'Helen Simonson's characters enchant us, her English countryside beguiles us, and her historical intelligence keeps us at the edge of our seats.' - Annie Barrows, co-author of The Guernsey Literary and Potato Peel Pie Society.
East Sussex, 1914. It's the end of an idyllic summer and Hugh Grange, down from his medical studies, is visiting his Aunt Agatha in the pretty coastal town of Rye. Casting aside the recent sabre rattling over the Balkans, Agatha has more immediate concerns; she has just risked her carefully built reputation by pushing for the appointment of a woman to replace the Latin master.
When Beatrice Nash arrives, it is clear she is significantly more free thinking-and attractive-than anyone believes a Latin teacher should be. For her part, mourning the death of her beloved father who has left her penniless, Beatrice simply wants to be left alone to pursue her teaching and writing.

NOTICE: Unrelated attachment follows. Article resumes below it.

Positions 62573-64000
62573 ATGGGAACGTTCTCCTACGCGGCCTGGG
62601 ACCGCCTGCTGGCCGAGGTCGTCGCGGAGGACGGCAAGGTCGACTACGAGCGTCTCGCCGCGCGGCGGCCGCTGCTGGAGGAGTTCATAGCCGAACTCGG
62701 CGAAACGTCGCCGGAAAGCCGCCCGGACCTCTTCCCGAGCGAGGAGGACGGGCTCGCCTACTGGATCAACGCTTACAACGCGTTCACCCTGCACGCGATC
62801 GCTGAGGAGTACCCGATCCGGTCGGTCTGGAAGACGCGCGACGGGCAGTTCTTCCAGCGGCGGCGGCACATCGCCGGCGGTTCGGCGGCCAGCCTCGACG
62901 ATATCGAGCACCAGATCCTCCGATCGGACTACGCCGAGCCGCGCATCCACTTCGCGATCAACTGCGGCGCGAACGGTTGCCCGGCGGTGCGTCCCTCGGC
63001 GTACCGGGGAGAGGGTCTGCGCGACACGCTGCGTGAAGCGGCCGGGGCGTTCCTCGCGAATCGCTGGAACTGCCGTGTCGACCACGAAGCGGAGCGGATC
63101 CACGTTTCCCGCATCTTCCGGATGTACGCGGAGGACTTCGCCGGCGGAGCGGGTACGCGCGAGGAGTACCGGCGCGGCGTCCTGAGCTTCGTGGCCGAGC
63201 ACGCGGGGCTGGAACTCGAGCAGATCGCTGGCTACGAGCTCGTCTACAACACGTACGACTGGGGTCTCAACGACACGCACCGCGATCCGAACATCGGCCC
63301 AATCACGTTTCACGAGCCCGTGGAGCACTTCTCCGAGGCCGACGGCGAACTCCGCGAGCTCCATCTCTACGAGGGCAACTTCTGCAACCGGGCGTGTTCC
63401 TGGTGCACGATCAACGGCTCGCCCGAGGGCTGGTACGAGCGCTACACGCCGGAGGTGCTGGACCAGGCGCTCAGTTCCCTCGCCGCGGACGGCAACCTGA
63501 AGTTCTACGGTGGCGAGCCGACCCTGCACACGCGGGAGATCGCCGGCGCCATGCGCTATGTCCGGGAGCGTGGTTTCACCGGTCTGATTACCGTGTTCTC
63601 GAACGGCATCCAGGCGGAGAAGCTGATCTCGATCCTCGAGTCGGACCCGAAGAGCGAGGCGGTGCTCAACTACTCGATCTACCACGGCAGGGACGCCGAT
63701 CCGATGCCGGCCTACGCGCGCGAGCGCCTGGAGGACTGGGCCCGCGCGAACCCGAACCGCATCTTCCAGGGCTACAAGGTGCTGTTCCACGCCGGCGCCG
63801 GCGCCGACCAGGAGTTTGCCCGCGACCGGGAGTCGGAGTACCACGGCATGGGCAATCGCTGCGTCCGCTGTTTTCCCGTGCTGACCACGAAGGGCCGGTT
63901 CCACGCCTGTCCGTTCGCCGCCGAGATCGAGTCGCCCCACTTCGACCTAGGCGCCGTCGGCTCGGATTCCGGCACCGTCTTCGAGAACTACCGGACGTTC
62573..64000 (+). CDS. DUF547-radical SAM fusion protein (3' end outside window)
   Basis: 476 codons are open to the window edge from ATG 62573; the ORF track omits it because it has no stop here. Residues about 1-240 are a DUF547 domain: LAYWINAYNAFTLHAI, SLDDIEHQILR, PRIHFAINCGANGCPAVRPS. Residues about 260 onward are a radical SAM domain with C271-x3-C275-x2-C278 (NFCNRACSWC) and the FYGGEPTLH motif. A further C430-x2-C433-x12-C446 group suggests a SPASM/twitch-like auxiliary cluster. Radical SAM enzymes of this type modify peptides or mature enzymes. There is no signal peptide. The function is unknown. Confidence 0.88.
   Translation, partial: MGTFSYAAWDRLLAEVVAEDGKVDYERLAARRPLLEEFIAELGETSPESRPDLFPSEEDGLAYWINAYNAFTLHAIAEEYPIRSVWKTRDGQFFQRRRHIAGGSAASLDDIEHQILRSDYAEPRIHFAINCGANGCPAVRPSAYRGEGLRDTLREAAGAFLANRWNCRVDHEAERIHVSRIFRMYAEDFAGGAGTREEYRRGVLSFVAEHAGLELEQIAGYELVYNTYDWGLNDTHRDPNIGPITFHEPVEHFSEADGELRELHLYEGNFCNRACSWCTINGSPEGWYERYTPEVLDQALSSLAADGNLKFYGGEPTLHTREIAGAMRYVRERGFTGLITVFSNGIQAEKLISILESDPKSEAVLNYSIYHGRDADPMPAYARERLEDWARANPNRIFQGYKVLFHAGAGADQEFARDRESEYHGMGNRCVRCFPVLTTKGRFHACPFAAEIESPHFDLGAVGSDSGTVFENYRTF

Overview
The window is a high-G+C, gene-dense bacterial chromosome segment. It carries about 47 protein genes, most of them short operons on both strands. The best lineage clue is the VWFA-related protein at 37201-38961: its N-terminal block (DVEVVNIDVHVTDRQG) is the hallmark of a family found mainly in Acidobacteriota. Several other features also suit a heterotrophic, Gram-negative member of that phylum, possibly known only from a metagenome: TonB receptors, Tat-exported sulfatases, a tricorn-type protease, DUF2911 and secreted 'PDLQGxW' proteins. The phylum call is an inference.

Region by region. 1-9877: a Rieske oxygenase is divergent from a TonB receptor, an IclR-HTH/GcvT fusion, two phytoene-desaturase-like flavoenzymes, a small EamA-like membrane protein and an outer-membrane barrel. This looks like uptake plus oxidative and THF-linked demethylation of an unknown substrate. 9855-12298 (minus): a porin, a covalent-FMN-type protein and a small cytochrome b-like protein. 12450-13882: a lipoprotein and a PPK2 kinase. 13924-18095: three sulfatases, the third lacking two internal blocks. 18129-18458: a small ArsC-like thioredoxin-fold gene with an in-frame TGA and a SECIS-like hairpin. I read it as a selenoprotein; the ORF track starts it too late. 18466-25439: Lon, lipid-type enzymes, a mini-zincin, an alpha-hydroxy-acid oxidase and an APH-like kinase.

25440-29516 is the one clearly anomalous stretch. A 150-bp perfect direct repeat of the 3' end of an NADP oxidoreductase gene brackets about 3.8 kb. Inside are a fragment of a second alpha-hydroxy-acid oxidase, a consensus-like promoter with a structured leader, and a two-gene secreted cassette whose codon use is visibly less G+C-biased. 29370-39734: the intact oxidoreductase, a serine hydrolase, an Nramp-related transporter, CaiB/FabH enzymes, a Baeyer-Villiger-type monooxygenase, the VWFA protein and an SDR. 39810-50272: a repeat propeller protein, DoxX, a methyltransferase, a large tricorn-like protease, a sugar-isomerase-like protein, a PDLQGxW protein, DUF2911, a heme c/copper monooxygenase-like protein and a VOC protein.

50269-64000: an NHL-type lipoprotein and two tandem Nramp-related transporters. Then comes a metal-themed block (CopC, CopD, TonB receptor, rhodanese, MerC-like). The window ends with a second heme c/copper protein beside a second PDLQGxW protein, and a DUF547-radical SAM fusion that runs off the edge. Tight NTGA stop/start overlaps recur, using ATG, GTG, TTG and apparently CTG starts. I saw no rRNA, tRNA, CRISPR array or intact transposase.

But just as Beatrice comes alive to the beauty of the Sussex landscape, and the colourful characters that populate Rye, the perfect summer is about to end. For despite Agatha's reassurances, the unimaginable is coming. Soon, everything will be tested as this small Sussex town and its inhabitants go to war.